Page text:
Faces of Trisomy 18
Photograph courtesy of a Registry family.

99 Balloons  

An amazing video story about the life of a precious little boy named Eliot who was born with Trisomy 18.  His father narrates this touching and incredible heartfelt story told in letters.

Watch the video.


Trisomy 18  Print  

To download a printable version of this page, please click here.


The goal of this article is to briefly describe some of the features of Trisomy 18.  Trisomy 18 is the most common abnormality involving chromosome 18.  It is also the most severe.  Most children with Trisomy 18 die before or shortly after birth.  In this way, Trisomy 18 is very different from other abnormalities involving chromosome 18.
Of course, families of children with Trisomy 18 are welcome in the Chromosome 18 Registry & Research Society.  However, babies and children with Trisomy 18 typically have more severe medical problems than other babies and children in the Registry.  Many families want to connect with other families that are dealing with the same challenges and questions.  There are several organizations besides the Chromosome 18 Registry & Research Society that are dedicated to Trisomy 18: 

Support Organization for Trisomy 18, 13, and Related Disorders (SOFT)

SOFT (United Kingdom)

Trisomy 18 Foundation

International Trisomy Alliance


Trisomy 18 occurs in about 1 of every 6000-8000 live births.  It is sometimes called “Edwards syndrome”, after the physician that first described the condition.


Trisomy 18 occurs when there are three copies of chromosome 18 in every cell of the body.  Typically, humans have two copies of chromosome 18.  Sometimes, a baby will inherit an extra chromosome from a parent.  Therefore, the baby has three copies of chromosome 18 rather than two copies.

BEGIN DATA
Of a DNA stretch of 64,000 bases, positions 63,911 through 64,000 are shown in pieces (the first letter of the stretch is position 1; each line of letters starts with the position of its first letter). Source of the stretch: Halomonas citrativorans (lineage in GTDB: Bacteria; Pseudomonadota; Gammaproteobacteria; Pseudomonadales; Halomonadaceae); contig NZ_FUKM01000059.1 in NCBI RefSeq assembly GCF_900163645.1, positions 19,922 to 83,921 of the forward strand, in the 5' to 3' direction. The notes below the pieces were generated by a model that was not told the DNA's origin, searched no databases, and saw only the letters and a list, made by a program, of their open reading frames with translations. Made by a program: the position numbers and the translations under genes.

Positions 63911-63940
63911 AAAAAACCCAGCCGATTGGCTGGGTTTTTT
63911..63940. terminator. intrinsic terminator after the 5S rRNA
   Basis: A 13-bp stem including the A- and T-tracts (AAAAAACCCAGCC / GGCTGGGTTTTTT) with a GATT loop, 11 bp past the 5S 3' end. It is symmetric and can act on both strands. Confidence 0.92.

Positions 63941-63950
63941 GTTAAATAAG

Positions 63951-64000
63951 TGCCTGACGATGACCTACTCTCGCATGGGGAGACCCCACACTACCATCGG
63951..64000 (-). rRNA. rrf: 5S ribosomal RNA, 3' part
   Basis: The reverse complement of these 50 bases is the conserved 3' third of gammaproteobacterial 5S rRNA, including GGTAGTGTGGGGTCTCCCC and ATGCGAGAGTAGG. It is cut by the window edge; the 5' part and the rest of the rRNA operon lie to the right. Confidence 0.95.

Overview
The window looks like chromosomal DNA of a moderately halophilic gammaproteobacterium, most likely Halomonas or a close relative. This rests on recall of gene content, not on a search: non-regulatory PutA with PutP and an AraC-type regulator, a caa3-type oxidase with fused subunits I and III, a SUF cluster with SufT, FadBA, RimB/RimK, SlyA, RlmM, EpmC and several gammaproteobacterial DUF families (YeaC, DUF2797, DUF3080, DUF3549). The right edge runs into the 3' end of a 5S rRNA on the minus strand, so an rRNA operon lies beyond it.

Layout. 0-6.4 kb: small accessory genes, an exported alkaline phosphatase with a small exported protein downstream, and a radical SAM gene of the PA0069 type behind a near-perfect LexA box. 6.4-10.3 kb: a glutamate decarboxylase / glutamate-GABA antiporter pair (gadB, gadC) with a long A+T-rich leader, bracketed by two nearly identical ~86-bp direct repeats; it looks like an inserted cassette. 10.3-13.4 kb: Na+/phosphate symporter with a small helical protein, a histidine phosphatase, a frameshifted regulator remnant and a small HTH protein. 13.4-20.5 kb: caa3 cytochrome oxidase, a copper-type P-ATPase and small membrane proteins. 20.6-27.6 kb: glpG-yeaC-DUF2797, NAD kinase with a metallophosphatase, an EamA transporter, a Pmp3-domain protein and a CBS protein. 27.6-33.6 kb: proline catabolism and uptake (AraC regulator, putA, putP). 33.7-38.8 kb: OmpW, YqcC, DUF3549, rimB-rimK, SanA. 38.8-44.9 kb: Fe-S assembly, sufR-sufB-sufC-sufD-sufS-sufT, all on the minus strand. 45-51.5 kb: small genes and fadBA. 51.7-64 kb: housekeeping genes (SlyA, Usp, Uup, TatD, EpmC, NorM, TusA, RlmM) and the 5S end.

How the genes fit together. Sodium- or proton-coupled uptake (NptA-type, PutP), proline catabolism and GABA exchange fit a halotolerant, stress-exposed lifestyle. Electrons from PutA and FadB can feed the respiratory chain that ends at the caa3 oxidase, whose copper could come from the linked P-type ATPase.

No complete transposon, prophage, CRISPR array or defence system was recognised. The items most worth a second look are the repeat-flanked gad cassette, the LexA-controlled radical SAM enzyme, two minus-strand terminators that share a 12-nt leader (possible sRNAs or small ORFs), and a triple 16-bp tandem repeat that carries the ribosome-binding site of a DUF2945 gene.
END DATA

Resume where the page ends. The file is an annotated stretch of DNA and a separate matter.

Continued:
In the diagram above, the chromosome shaded in blue has been duplicated. This leads to one extra copy of chromosome 18.

Characteristics of Trisomy 18

Babies with Trisomy 18 typically have complex medical problems.  Birth defects are very common in these babies.  They may have defects of the heart, brain, spinal cord, and other internal organs.  Cleft lips and palates are also more common in babies with Trisomy 18.  They may have hand and foot anomalies.  Babies with Trisomy 18 may have difficulty regulating their breathing and temperature.  They may also be unable to feed properly.

Because of the large number of potential medical problems, babies with Trisomy 18 are usually considered “medically fragile”.  Most children with Trisomy 18 die before or shortly after birth.  Five to ten percent of babies with Trisomy 18 live past their first birthday.

Family Planning and Genetic Counseling

Many parents wonder, “If we have another child, what is the likelihood that our next child will have Trisomy 18?”

In general, the likelihood of having a second child with Trisomy 18 is low.  Studies suggest that the probability is 1% or less.  However, as women age, this figure may increase slightly.  This is because we know that older women are more likely to have a baby with a chromosome change than younger women.

If you have questions about the implications of a chromosome change for other family members, including future children, we recommend contacting a genetics provider. 

For Additional Information

The information provided here is general information based on the literature as well as the experiences in the Chromosome 18 Clinical Research Center.  However, every person with Trisomy 18 is different.  Therefore, this information should not replace professional medical advice, diagnosis, or treatment.  If you have questions or concerns, you may find it helpful to talk with a clinical geneticist or genetic counselor.  You can locate a genetics provider at one of these sites:

GeneTests Clinic Directory

National Society of Genetic Counselors

You may also find it useful to contact groups that are specifically dedicated to individuals with Trisomy 18:


SOFT (United Kingdom)

Trisomy 18 Foundation


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